By THÉRÈSE MARGOLIS
One hundred years after his birth in the tiny village of Mvezo, the Rainbow Nation of South Africa paid tribute to the life and legacy of its heroic anti-apartheid revolutionary and first black president, Nelson Mandela, on Wednesday, July 18, with corresponding homages to his ideals and accomplishments conducted throughout the world.
Here in Mexico, that embassy’s acting Chargé d’Affaires Anthea Joubert marked the momentous centennial with a lavish sit-down dinner and live performance of South African dance and music for more than 500 guests at Mexico City’s Club de Golf de Bosque de las Lomas.
The gala event, which was attended by both international diplomats and members of Mexico’s business, political and cultural communities, also served to commemorate the 25th anniversary of the establishment of formal bilateral relations and to belatedly mark South Africa’s 22nd Freedom Day, the country’s official national holiday.
The tribute to the late Mandela, who spent more than 27 years in prison because of his democratic values and who later went on to serve as his country’s first democratically elected president in a fully representative election, served also as an opportunity to reflect on the 1993 Nobel Peace Prize laureate’s legacy as a humanitarian and international role model,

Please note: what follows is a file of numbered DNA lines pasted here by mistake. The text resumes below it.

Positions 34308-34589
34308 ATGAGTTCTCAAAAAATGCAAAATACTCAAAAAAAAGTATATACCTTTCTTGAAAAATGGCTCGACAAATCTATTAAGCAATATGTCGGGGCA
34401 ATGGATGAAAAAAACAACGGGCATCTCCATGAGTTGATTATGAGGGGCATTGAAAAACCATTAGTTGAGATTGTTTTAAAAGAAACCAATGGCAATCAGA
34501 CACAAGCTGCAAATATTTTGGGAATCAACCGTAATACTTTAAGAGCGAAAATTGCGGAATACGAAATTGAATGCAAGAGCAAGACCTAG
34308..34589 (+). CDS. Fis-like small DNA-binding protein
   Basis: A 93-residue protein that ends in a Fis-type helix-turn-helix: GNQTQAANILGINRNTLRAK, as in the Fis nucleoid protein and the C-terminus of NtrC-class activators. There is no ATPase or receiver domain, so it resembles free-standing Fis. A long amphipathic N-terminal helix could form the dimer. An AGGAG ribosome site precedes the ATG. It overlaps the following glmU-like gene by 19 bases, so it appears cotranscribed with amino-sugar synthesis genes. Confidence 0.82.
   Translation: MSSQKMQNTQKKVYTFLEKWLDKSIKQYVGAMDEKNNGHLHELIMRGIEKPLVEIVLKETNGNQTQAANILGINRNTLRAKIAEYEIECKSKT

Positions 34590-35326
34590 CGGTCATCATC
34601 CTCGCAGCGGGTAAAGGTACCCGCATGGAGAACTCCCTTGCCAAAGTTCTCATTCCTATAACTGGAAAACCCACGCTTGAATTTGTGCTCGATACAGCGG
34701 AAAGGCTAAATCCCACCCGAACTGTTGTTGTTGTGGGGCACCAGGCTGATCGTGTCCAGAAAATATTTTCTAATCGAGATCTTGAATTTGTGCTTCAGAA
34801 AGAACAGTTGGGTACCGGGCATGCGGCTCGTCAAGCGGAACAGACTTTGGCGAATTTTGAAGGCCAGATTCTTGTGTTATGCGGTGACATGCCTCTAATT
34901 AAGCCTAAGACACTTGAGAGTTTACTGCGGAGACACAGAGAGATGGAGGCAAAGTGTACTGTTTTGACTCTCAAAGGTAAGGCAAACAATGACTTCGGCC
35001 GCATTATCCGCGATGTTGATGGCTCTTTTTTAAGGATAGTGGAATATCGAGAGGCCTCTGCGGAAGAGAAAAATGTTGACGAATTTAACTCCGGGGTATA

“By rejecting conflict and choosing instead a path of nonviolence, Mandela was able to change a nation, as well as the entire world,” Joubert said during a brief speech at the start of the event.
She added that Mandela was the epitome of selfless and fearless dedication to the cause of freedom in a defiant campaign of nonviolence.
“Mandela stood his ground and showed leadership in peaceful negotiations and an unflinching commitment to a policy focused on unity and reconciliation,” Joubert said.
The dinner also included a presentation of an original work of art by the South African artist previously known as Colette-Louise Wall, who now goes by the name of Nisaa Wall, and a moving tribute by Giancarlo Summa, director of the United Nations Center of Information for Mexico, Cuba and the Dominican Republic.
Mandela was imprisoned under apartheid rule in 1962 and only freed in 1990, when he went on to lead the African National Congress party to victory in the first multi-race elections in 1994.
He served one term as president before stepping down in 1999.